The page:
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Fibromyalgia & Rheumatoid Arthritis

Living With 2 Chronic Pain Conditions

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Updated May 12, 2014

Rheumatoid arthritis and fibromyalgia (FMS) are two pain conditions that commonly go together. While they're very different conditions, their symptoms can be remarkably similar, making diagnosis difficult.

Women are more likely to get both conditions, and both rheumatoid arthritis (RA) and FMS can strike at any age. Unlike FMS, however, RA causes damage and deformity to the joints.

What is Rheumatoid Arthritis?

RA is an autoimmune disease, which means that your immune system mistakenly attacks healthy tissues as if they were foreign substances. FMS is not known to be an autoimmune disease. The course of RA is unpredictable, but after many years about 10% of people with it become severely disabled and have a hard time with even the most basic tasks.

Some cases of RA have prolonged remissions in which symptoms vanish for several years. Others have flares and remissions similar to those of FMS. The majority, however, have a chronic, progressive form of RA.

RA can impact any joint and even your organs, but it most often involves the small joints of the hands and feet.

Why Do Fibromyalgia & Rheumatoid Arthritis Go Together?

Researchers don't know what causes either condition, so we don't yet understand for sure why FMS and RA go together so often. Studies show, however, that people with RA are more likely to develop FMS, but people with FMS are no more likely than anyone else to develop RA. Some scientists believe that chronic pain, from RA or other sources, can lead to FMS by causing changes in the ways our nervous systems perceive and process pain.

Regardless of why you have both conditions, the pain of RA can trigger FMS flares and make your symptoms harder to control.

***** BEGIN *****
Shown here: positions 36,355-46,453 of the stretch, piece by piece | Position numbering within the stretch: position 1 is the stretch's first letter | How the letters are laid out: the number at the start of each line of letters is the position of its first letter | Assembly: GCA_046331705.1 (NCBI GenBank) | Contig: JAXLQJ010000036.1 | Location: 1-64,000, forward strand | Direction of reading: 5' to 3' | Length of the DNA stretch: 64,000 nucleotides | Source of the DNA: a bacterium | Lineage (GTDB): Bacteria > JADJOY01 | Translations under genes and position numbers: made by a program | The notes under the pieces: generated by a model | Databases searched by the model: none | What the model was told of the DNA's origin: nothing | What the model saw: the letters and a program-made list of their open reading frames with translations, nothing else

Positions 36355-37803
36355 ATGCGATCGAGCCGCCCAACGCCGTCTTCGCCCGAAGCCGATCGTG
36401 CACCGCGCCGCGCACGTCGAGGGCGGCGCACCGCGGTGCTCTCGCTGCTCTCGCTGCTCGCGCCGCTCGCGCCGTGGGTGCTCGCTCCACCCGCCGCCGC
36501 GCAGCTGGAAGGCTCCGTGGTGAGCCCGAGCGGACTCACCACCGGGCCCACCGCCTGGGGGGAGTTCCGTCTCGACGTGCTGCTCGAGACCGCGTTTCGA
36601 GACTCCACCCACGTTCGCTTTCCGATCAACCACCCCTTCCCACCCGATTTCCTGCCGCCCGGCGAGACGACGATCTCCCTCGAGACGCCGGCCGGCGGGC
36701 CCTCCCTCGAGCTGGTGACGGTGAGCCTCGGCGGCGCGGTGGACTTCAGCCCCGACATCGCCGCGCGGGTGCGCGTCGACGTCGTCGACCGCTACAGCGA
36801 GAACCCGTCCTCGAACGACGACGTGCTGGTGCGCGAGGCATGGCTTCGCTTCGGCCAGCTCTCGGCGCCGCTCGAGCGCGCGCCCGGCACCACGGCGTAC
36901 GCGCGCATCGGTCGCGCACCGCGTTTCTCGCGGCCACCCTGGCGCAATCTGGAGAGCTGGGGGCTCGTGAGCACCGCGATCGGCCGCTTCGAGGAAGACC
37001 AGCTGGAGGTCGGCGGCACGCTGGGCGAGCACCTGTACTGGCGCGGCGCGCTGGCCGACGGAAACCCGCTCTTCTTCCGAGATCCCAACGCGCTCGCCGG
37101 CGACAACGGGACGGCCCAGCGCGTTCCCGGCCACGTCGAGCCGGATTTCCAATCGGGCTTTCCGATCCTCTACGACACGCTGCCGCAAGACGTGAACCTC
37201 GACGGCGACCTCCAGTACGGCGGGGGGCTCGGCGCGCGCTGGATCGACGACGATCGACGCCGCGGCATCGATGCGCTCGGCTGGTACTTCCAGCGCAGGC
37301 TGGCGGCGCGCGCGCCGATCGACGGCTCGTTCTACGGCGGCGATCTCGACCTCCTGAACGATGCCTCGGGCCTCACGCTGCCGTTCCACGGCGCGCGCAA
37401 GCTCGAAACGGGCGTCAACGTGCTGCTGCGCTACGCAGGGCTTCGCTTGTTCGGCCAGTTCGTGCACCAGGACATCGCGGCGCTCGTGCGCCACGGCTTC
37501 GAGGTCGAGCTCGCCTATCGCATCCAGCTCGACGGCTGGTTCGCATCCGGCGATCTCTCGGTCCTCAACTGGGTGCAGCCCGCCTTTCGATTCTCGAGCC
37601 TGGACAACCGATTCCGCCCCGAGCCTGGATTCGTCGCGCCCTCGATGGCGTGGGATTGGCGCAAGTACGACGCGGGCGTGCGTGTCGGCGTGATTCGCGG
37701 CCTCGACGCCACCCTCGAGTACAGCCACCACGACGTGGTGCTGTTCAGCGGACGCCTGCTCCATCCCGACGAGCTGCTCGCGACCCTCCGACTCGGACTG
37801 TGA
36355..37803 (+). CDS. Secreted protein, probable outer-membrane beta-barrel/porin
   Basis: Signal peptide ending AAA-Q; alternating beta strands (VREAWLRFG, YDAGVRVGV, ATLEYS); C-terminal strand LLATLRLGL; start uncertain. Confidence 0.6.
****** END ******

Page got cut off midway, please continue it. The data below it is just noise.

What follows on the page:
Diagnosing Rheumatoid Arthritis

A specific blood test called the anti-CCP antibody test can distinguish RA from other forms of arthritis. Your doctor may also order several other tests to confirm the diagnosis and to help determine your prognosis.

Symptoms of Rheumatoid Arthritis & Fibromyalgia

Symptoms of RA and FMS can be extremely similar. They both include:

  • Joint pain
  • Symmetrical pattern (pain in the same joint on both sides)
  • Fatigue and loss of energy
  • Depression

RA also can cause symptoms that aren't associated with FMS, such as:

  • Joint swelling, with warmth around affected joint
  • Loss of appetite
  • Joint deformity
  • Limited range of motion

Treating Rheumatoid Arthritis

A lot of drugs are available for treating RA. They include:

  • Common pain relievers, such as Tylenol (acetaminophen)
  • Non-steroidal anti-inflammatories (NSAIDs), such as Motrin/Advil (ibuprofen) and Aleve (naproxen)
  • COX-2 inhibitors, such as Celebrex (celecoxib)
  • Glucocorticoids, including prednisone and methylprednisolone
  • Disease-modifying antirheumatic drugs (DMARDs), including Trexall/Rheumatrex (methotrexate), Imuran (azathioprine), and Azulfidine (sulfasalazine)
  • TNF blockers, such as Enbrel (etanercept), Remicade (infliximab) and Humira (adalimumab)

Sometimes, surgery can help people with severe joint damage.

Rheumatoid Arthritis Treatment vs. Fibromyalgia Treatment

If you're taking medications for both RA and FMS, be sure to talk to your doctor and pharmacist about possible drug interactions.

Some FMS experts believe that the corticosteroids sometimes used to treat RA can make FMS symptoms worse. By working closely with your doctor, you should be able to find treatments that work for both of your conditions.

For more on how to decide on the best course of treatment for RA and FMS, read Fibromyalgia vs. Rheumatoid Arthritis Pain - What Factors Determine Treatment?, from About.com Guides to Arthritis Carol & Richard Eustice.

Living With Rheumatoid Arthritis & Fibromyalgia

Both RA and FMS can make your life extremely difficult and limit how functional you can be. By finding and following a treatment/management regimen, you may be able to preserve your functionality and independence.

Because both conditions can lead to depression and isolation, it's important for you to have a support system. Keep lines of communication open with your doctor and the people you're close to, and get early help if you think you're becoming depressed. Support groups -- both online and in your community -- may be a big help to you, too.

Resources for Rheumatoid Arthritis

Sources:

American College of Rheumatology. "Rheumatoid Arthritis"

The Johns Hopkins Arthritis Center. "Rheumatoid Arthritis Clinical Presentation"

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